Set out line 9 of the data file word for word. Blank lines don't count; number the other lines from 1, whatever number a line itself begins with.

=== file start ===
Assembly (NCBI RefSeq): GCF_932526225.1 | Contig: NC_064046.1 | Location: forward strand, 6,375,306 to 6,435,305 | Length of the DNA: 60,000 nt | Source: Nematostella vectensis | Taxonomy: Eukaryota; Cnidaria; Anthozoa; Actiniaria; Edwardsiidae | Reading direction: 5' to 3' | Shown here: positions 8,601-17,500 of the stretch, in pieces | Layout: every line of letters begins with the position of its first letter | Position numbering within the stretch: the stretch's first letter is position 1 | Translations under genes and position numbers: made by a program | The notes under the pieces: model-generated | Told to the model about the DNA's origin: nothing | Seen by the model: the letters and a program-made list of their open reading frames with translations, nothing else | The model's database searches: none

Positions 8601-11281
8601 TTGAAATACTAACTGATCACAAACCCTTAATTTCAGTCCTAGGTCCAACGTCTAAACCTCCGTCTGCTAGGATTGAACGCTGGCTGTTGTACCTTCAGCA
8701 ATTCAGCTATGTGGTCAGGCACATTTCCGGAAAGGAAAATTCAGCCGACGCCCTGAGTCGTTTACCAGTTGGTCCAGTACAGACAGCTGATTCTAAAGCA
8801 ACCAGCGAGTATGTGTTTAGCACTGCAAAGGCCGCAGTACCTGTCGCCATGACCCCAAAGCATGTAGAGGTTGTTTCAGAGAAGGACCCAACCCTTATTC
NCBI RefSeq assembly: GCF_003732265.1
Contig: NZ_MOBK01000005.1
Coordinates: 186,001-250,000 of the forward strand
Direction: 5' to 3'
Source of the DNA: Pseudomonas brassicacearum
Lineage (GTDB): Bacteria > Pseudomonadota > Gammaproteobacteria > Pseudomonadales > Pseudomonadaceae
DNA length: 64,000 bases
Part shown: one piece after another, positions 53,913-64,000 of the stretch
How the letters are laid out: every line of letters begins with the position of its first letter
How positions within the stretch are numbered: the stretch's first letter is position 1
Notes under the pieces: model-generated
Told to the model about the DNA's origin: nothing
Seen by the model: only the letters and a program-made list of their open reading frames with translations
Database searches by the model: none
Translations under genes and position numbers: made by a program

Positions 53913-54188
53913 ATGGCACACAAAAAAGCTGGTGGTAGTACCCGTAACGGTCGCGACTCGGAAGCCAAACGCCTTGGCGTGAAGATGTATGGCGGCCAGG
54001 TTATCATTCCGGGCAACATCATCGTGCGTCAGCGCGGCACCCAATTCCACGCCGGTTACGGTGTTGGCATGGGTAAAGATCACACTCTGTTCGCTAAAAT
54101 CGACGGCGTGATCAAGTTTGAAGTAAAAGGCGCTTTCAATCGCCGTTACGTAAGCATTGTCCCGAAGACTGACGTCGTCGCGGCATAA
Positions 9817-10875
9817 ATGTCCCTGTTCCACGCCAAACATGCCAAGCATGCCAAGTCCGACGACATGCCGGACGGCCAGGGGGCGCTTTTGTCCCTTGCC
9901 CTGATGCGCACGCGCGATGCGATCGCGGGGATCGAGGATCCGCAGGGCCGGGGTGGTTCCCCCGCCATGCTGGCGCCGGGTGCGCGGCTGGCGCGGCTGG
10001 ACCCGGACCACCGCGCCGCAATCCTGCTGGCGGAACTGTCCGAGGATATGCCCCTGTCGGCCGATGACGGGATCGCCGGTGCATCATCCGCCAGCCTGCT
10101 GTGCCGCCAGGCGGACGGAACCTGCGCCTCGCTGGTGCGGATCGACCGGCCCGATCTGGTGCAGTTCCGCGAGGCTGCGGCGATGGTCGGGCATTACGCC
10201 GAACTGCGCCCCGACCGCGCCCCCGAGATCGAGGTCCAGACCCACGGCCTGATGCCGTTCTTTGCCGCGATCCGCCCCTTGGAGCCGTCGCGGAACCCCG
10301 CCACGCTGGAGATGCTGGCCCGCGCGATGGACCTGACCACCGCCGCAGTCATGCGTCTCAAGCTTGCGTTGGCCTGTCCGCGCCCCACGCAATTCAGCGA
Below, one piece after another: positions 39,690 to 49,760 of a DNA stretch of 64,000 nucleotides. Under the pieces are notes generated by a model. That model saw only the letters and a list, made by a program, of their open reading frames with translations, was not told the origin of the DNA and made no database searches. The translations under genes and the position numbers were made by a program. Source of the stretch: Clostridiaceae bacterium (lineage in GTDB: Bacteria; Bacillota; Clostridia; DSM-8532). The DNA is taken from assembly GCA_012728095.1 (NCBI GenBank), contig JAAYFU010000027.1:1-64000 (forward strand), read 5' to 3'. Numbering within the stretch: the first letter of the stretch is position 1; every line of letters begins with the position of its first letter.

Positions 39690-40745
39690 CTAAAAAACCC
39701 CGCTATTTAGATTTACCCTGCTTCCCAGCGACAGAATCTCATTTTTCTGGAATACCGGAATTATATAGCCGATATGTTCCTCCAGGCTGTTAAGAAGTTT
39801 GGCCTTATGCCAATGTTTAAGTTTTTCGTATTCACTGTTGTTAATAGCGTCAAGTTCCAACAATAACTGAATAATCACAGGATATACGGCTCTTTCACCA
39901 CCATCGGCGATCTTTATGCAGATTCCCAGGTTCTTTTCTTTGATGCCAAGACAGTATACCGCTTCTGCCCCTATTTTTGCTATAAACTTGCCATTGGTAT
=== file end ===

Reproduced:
Direction: 5' to 3'